The Hall County Board of Commissioners decided to postpone a vote on the sale of the old county jail until new commissioners come on board in January.
The move will provide a brief respite for Gainesville officials, who are opposed to the jail in the midtown area of the city.
At Thursday's board meeting, Hall County Administrator Charley Nix asked for additional time to work through details.
"I want to understand what our options really are," Nix said. "We need to understand the contract and those types of things with the CCA (Correction Corporation of America). I think we should get to the place where we have a formal recommendation, perhaps by the next board meeting."
On Monday, Commissioner Billy Powell proposed selling the facility, which now houses Correction Corporation of America's North Georgia Detention Center, to help boost county coffers.
Nix supports the idea, but said he needs more time to review the contract with Correction Corporation of America and plans to talk with the warden soon.
After a contract to sell the jail to the city of Gainesville failed in 2009, the facility was appraised for $25 million and the county signed a 20-year lease with Correction Corporation of America for $2 million per year.
Commissioner Steve Gailey suggested waiting until the beginning of the year before putting the building up for sale.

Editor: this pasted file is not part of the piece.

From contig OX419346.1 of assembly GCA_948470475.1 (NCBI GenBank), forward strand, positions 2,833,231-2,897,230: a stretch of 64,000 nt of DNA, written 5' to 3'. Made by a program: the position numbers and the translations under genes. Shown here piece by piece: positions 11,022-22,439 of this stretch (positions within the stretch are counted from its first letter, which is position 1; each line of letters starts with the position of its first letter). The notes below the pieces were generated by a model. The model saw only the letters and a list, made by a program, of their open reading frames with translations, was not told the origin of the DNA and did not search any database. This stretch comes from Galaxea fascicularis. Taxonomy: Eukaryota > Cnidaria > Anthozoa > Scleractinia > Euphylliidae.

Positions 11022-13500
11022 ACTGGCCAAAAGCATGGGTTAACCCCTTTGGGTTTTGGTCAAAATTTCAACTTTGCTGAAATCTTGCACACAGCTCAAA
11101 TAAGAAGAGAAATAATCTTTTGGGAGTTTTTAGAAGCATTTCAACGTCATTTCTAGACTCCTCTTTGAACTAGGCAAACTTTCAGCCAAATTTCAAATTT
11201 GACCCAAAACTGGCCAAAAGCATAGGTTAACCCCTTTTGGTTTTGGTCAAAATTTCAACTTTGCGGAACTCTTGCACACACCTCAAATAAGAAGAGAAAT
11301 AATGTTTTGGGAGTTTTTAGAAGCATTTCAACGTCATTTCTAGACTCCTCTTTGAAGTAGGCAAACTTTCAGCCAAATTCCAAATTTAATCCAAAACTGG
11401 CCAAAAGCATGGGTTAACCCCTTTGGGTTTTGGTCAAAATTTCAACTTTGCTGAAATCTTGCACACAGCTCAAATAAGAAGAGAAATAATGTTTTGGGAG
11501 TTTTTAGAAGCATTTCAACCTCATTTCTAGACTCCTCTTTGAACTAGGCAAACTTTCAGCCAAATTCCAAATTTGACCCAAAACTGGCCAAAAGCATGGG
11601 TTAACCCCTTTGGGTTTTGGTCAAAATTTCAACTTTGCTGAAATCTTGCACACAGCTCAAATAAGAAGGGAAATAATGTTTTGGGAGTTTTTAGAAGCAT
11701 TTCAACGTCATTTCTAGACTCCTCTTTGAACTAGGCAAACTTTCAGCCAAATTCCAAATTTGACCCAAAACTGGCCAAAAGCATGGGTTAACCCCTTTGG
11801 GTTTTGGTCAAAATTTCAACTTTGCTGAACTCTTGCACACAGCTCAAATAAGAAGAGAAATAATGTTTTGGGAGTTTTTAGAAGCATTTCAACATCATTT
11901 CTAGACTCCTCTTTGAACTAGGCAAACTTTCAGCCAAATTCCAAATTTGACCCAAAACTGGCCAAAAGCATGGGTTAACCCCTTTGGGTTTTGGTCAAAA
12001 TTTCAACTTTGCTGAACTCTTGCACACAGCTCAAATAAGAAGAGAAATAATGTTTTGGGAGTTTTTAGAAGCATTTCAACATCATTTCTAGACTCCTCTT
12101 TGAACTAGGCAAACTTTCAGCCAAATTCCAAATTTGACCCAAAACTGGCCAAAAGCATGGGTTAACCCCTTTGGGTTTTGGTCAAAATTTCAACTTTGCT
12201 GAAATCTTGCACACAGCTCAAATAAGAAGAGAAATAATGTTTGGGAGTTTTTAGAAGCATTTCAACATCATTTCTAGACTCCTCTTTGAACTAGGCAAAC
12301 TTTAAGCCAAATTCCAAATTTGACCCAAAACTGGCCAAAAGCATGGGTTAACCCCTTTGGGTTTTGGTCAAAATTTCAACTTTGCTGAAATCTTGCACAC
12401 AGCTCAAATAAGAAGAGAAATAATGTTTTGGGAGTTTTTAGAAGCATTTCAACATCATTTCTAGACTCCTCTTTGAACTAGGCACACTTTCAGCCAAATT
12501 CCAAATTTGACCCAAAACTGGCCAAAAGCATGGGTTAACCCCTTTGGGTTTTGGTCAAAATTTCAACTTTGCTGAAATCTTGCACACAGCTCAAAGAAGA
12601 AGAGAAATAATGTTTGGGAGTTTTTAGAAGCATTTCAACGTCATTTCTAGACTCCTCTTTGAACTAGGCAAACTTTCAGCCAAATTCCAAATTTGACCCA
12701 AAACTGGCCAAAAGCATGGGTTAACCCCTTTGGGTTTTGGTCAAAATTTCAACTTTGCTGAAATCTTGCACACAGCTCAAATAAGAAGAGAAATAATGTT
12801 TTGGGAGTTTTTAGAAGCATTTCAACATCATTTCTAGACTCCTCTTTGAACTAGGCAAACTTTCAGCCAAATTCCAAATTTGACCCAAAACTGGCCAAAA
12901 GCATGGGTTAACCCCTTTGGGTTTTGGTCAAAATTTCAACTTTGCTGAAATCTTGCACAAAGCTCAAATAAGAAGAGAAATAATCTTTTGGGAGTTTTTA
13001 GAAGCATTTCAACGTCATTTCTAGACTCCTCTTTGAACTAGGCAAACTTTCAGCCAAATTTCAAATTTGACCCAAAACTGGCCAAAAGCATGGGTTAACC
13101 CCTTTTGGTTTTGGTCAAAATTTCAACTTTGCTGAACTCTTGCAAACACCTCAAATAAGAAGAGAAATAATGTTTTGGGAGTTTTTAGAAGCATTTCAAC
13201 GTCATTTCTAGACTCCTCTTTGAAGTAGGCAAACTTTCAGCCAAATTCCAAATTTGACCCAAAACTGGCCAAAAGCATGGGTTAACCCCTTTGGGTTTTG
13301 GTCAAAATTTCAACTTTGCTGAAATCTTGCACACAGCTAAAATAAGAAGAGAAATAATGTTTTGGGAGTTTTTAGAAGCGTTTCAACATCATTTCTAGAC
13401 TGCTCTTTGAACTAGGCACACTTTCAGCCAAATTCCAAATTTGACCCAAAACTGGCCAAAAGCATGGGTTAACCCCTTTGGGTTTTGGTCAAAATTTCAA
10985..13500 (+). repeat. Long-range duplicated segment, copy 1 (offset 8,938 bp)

Powell said Thursday he would at least like to hear more information by the November board meeting.
"I think what we're doing is looking at the interest out there, what numbers are available," said Chairman Tom Oliver. "This is just an idea that's presented itself. Now we've got to find out who's got the interest."
Commissioner Ashley Bell, who represents the city of Gainesville, said he would like to consider selling the facility to the city.
"Selling the jail will be a short term benefit," Bell said. "The last thing we want to do is be short-sighted and lock the city into having a jail downtown."
He said while the county is still receiving revenue through its lease with Correction Corporation of America, it should give the city time to collect the money to purchase the facility.
"The original proposal was to sell the jail to Gainesville for $4 million," Bell said. "The county going back on their work is an example of promises and overtures we've made to our cities that we haven't lived up to."
Corrections Corporation of America uses the old jail to hold immigration detainees for the Immigration and Customs Enforcement agency. The detainees awaiting deportation proceedings come from Hall County as well as other parts of the state and country.